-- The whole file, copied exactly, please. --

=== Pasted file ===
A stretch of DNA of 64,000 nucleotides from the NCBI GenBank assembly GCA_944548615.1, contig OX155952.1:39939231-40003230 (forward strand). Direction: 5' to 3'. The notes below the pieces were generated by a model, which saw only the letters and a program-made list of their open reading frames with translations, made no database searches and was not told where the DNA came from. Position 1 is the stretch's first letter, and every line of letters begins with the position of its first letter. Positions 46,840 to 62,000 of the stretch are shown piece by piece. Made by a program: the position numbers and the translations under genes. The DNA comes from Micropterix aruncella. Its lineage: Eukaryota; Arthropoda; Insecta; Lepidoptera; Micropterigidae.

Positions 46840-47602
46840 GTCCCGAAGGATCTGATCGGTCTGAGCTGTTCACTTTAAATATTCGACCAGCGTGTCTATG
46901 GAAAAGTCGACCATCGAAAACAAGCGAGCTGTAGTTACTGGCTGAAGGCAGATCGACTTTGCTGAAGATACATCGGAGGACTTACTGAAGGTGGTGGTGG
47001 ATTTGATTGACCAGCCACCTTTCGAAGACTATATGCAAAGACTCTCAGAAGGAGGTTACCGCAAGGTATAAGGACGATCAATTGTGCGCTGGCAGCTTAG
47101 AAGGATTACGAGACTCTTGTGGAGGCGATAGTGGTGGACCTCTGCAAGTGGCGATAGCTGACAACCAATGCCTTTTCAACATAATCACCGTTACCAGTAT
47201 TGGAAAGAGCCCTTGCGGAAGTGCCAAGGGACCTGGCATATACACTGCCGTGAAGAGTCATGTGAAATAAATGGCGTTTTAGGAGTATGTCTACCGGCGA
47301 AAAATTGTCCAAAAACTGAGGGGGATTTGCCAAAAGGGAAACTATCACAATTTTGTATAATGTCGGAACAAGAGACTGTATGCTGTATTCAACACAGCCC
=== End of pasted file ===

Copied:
A stretch of DNA of 64,000 nucleotides from the NCBI GenBank assembly GCA_944548615.1, contig OX155952.1:39939231-40003230 (forward strand). Direction: 5' to 3'. The notes below the pieces were generated by a model, which saw only the letters and a program-made list of their open reading frames with translations, made no database searches and was not told where the DNA came from. Position 1 is the stretch's first letter, and every line of letters begins with the position of its first letter. Positions 46,840 to 62,000 of the stretch are shown piece by piece. Made by a program: the position numbers and the translations under genes. The DNA comes from Micropterix aruncella. Its lineage: Eukaryota; Arthropoda; Insecta; Lepidoptera; Micropterigidae.

Positions 46840-47602
46840 GTCCCGAAGGATCTGATCGGTCTGAGCTGTTCACTTTAAATATTCGACCAGCGTGTCTATG
46901 GAAAAGTCGACCATCGAAAACAAGCGAGCTGTAGTTACTGGCTGAAGGCAGATCGACTTTGCTGAAGATACATCGGAGGACTTACTGAAGGTGGTGGTGG
47001 ATTTGATTGACCAGCCACCTTTCGAAGACTATATGCAAAGACTCTCAGAAGGAGGTTACCGCAAGGTATAAGGACGATCAATTGTGCGCTGGCAGCTTAG
47101 AAGGATTACGAGACTCTTGTGGAGGCGATAGTGGTGGACCTCTGCAAGTGGCGATAGCTGACAACCAATGCCTTTTCAACATAATCACCGTTACCAGTAT
47201 TGGAAAGAGCCCTTGCGGAAGTGCCAAGGGACCTGGCATATACACTGCCGTGAAGAGTCATGTGAAATAAATGGCGTTTTAGGAGTATGTCTACCGGCGA
47301 AAAATTGTCCAAAAACTGAGGGGGATTTGCCAAAAGGGAAACTATCACAATTTTGTATAATGTCGGAACAAGAGACTGTATGCTGTATTCAACACAGCCC